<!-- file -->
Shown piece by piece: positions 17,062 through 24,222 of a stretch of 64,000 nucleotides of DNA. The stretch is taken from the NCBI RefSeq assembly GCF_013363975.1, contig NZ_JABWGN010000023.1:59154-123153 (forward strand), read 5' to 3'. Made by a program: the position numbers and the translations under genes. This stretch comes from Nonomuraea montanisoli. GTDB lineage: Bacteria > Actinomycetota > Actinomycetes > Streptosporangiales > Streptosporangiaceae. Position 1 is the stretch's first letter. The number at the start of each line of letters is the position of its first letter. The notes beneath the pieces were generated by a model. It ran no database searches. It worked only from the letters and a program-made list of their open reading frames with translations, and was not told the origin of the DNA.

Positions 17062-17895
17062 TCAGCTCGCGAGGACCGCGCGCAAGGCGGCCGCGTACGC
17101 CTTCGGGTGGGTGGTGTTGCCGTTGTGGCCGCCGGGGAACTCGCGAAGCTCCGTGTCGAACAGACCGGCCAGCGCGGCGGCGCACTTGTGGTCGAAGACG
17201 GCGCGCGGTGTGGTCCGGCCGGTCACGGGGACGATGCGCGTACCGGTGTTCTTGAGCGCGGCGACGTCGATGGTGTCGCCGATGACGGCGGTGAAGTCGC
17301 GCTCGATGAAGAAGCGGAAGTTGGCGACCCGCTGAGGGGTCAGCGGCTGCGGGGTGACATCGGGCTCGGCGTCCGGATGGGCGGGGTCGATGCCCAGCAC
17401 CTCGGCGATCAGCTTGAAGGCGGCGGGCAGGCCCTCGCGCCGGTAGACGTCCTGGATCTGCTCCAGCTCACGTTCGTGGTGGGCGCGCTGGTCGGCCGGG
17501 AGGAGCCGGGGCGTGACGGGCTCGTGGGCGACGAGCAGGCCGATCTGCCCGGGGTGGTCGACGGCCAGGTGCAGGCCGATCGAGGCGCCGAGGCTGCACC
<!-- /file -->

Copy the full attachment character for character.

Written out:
Shown piece by piece: positions 17,062 through 24,222 of a stretch of 64,000 nucleotides of DNA. The stretch is taken from the NCBI RefSeq assembly GCF_013363975.1, contig NZ_JABWGN010000023.1:59154-123153 (forward strand), read 5' to 3'. Made by a program: the position numbers and the translations under genes. This stretch comes from Nonomuraea montanisoli. GTDB lineage: Bacteria > Actinomycetota > Actinomycetes > Streptosporangiales > Streptosporangiaceae. Position 1 is the stretch's first letter. The number at the start of each line of letters is the position of its first letter. The notes beneath the pieces were generated by a model. It ran no database searches. It worked only from the letters and a program-made list of their open reading frames with translations, and was not told the origin of the DNA.

Positions 17062-17895
17062 TCAGCTCGCGAGGACCGCGCGCAAGGCGGCCGCGTACGC
17101 CTTCGGGTGGGTGGTGTTGCCGTTGTGGCCGCCGGGGAACTCGCGAAGCTCCGTGTCGAACAGACCGGCCAGCGCGGCGGCGCACTTGTGGTCGAAGACG
17201 GCGCGCGGTGTGGTCCGGCCGGTCACGGGGACGATGCGCGTACCGGTGTTCTTGAGCGCGGCGACGTCGATGGTGTCGCCGATGACGGCGGTGAAGTCGC
17301 GCTCGATGAAGAAGCGGAAGTTGGCGACCCGCTGAGGGGTCAGCGGCTGCGGGGTGACATCGGGCTCGGCGTCCGGATGGGCGGGGTCGATGCCCAGCAC
17401 CTCGGCGATCAGCTTGAAGGCGGCGGGCAGGCCCTCGCGCCGGTAGACGTCCTGGATCTGCTCCAGCTCACGTTCGTGGTGGGCGCGCTGGTCGGCCGGG
17501 AGGAGCCGGGGCGTGACGGGCTCGTGGGCGACGAGCAGGCCGATCTGCCCGGGGTGGTCGACGGCCAGGTGCAGGCCGATCGAGGCGCCGAGGCTGCACC